Tuesday, March 08, 2011

Ornery in the Court

The Colonel achieved a significant milestone in his life this week.  He has finally resided somewhere long enough to be called for civilian jury duty.  The Colonel's wandering ways heretofore made bedouins look downright sedentary, and, as a result, his only experience with jury selection and court procedings had been with courts martial. 

After his first brush with law as practiced in the local county court, the Colonel has a whole new appreciation for the expediency, thoroughness, and discipline of law and justice according to the Uniform Code of Military Justice. 

But, perhaps the greatest surprise the Colonel experienced during jury selection was the lack of respect which many demonstrate for the Court.

Case in point:  The Colonel didn't wear a coat and tie, (and has never been an example of civilian sartorial splendor) but he did wear his best button-down shirt, pressed trousers (men wear trousers, women wear slacks), belt without his name on it, and a pair of shoes not last worn to clean out the chicken herd house.
However, the same care in clothing selection can not be said to have been followed by some who responded to the circuit court jury duty summons.

The Colonel was a bit aggravated in partcular at the one man who he'd seen park his beamer on the square a few spots down from where the Colonel parked his rusty red pick-up, Semper Fillit.  This gentleman (and the Colonel uses that term rather loosely in this case) was obviously a man of means, but was not-so-nattily attired in a grubby pair of jeans and a t-shirt.  His boots were not even brushed off, let alone spit-shined.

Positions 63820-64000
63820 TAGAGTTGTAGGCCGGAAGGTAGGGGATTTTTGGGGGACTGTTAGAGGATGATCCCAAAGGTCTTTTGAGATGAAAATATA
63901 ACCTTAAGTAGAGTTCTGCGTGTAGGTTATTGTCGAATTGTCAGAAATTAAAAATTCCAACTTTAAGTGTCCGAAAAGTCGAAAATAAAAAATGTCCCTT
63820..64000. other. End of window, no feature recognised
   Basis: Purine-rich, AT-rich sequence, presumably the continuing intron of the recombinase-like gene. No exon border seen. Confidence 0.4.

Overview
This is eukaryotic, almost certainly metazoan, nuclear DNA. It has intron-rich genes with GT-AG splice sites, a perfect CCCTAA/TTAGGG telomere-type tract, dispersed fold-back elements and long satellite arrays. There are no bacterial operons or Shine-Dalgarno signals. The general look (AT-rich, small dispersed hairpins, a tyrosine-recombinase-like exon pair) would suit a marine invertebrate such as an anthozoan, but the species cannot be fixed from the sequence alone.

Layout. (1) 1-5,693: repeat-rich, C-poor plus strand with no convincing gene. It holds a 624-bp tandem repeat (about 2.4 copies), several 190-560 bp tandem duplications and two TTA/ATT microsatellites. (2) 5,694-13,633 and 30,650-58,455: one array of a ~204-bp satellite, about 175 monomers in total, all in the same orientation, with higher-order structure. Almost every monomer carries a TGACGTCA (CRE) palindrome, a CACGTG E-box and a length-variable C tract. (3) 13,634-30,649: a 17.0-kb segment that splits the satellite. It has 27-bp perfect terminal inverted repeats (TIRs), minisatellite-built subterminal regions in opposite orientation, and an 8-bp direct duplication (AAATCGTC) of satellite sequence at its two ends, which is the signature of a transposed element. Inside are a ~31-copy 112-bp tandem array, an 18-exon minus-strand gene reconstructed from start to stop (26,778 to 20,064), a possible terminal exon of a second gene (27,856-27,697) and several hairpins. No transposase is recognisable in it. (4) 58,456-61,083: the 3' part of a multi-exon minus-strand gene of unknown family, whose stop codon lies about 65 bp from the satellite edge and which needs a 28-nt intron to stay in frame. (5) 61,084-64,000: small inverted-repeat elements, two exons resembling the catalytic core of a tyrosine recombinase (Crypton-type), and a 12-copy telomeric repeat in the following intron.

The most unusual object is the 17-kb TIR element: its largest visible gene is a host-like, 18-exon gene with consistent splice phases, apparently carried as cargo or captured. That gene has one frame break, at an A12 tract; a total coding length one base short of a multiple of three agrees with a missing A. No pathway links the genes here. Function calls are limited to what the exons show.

No big deal, you say.  Wait, it gets better.

During jury selection, the counsel for the plaintif asked if any one in the jury pool was a lawyer.  Several hands went up.  (Turns out this town has a lot of lawyers, the vast majority of whom are doing something other than practicing law).  One of the prospective jurors who raised a hand, was the beamer driver with the dirty boots.  The man was himself a lawyer, and was in a court of law, dressed like a field hand in town to pick up a load of hog slop.

Still not scandalized?  Wait, it gets much better.

The counsels for the defense and plaintif all seemed to recognize the beamer-drivin', hog-sloppin'-dressed lawyer.  "Please tell the Court what your law practice is," the scoff-court was asked with a wink and a grin.   

"Your honor,..." 

Wait for it...

"...I teach criminal law at the Ole Miss Law School."

That's right, sportsfans, the man who demonstrated the least respect for the Court, by his slovenly appearance, of any one else in the jury pool, is a law professor.   

It was all the Colonel could do to keep from dragging the professor outside and delivering his own professorial lesson on honor and respect. 

Even more disappointing was the fact that the Colonel, he of not-so-keen mind but very keen respect for law and justice, was not selected to sit on the jury.  It was almost more than his ego could take.

When he got out to the parking lot, the Colonel fingered a load of Mississippi gravel road greasy, wet grime off of the front fender of Semper Fillit and flicked it over on the beamer's windshield.  The world, the Colonel's at least, tilted back onto it's proper axis.        
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